Steingarten LA?s dining room, awash with muted golden tones and dominated by a kaleidoscopic art piece, doesn?t immediately scream German biergarten. Its menu, however, astutely outlines the restaurant?s integral blend of hearty Old-World fare and contemporary California cuisine. More than 20 varieties of sausage?including traditional bratwursts and spicy lamb links as well as game offerings of wild boar and berry?sit beneath toppings of pickles or house mustard. Each of the 8-ounce burger patties is made from grass-fed, antibiotic- and hormone-free beef, and can be custom-built with toppings such as smoked mozzarella and applewood bacon. True to form as a German-inspired eatery, Steingarten accents their food with exhaustive drink lists, including a beer list with German, Belgian, and American craft brews on tap. Creative cocktails include a white manhattan, made from clear American whiskey, and a cocktail of the month that has been aged in a used whiskey barrel.
With a drink in hand, patrons can stroll over to Steingarten?s intimate outdoor patio flanked with high stone walls and trellis-climbing ivies. In one corner, rosy cushioned benches surround a slender fire pit that flickers subliminal messages from behind a glass enclosure. The ivy motif also manifests in wrought-metal curlicues on each door and over the beverage fridge that takes up an entire wall at the bar.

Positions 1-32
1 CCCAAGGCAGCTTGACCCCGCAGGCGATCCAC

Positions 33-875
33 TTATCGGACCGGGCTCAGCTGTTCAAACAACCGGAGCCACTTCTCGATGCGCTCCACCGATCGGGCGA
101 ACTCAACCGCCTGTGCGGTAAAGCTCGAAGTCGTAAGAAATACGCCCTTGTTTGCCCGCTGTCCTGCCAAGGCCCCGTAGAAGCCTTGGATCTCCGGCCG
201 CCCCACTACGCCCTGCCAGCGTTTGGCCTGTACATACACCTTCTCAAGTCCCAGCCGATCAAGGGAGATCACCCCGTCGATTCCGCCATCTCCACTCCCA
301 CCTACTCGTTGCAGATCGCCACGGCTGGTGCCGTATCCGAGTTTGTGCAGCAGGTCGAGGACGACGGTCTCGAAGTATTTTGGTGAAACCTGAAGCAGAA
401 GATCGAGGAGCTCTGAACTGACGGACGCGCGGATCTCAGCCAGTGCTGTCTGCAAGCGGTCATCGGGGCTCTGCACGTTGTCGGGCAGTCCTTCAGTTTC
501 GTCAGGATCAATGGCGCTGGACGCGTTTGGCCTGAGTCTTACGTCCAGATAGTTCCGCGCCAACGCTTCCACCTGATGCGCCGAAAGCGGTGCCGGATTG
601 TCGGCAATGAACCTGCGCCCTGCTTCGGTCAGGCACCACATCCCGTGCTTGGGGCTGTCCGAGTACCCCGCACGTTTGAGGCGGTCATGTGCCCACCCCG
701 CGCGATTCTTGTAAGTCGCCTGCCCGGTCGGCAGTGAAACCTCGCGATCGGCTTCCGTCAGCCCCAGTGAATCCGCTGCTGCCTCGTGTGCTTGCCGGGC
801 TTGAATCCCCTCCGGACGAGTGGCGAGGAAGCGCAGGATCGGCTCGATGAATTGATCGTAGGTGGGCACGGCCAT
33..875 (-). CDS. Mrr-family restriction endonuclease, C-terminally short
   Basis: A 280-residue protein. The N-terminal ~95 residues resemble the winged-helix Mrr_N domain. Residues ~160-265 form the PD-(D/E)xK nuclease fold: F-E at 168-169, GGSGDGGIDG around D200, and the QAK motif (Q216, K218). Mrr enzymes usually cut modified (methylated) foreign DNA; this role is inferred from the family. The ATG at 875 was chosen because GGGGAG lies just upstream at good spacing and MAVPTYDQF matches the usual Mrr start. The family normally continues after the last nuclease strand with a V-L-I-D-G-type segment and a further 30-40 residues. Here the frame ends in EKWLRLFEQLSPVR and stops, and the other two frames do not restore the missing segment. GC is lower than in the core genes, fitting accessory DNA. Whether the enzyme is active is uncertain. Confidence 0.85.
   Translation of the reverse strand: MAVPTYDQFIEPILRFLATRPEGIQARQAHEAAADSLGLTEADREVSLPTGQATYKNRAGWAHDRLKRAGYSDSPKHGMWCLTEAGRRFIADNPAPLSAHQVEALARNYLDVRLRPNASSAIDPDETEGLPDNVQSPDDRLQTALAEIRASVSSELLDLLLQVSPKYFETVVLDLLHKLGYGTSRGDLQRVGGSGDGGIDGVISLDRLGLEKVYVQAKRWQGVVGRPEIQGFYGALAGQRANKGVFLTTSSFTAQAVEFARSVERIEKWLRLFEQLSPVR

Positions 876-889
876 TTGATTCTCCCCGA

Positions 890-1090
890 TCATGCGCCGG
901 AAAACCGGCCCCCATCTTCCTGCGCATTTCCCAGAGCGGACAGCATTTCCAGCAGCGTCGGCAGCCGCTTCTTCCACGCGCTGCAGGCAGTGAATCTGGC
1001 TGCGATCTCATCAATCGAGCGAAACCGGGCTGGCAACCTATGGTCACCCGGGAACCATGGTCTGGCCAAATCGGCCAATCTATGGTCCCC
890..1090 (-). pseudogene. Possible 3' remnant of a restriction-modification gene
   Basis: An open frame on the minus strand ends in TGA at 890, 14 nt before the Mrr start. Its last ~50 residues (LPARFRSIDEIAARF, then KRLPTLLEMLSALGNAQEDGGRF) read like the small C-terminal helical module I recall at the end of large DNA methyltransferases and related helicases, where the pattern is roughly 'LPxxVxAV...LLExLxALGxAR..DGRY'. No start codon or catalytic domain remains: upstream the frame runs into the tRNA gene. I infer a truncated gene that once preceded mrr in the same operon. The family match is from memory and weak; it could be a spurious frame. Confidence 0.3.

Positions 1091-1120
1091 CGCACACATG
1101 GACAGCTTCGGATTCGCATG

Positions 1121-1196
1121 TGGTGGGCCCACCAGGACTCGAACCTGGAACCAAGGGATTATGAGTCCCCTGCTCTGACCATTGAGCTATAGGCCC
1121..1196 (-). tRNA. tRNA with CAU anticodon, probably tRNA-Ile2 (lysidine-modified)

In 1927, after seven years of Prohibition, Vincent Rizzo had an idea. He would buy a winery. While this may have been an unconventional move, he knew he could get Bernardo Winery at a lower price and keep the business thriving with an unlikely product: olive oil. In a stroke of cunning and arguable genius, the first-generation Rizzo owner made use of the olive trees growing on his property, selling the cold-pressed virgin oil to many of the tuna canneries in downtown San Diego. He also continued production of sacramental wine and grape juice that was, according to the winery's website, "guaranteed to ferment by the end of the road."
The winery grew to be one of San Diego County's major wine suppliers in the late 1940s, and Vincent turned the family business over to his son, Ross, in 1962. Ross's passion and dedication fueled the winery's success until his passing in 2008. Ross Rizzo, Jr. now keeps his father and grandfather's legacies alive, adding new varietals and winemaking techniques to the company's repertoire while paying homage to the old ways. Ross still sources his grapes from local vineyards and produces and cellars his wine to develop each variety?s distinct flavor.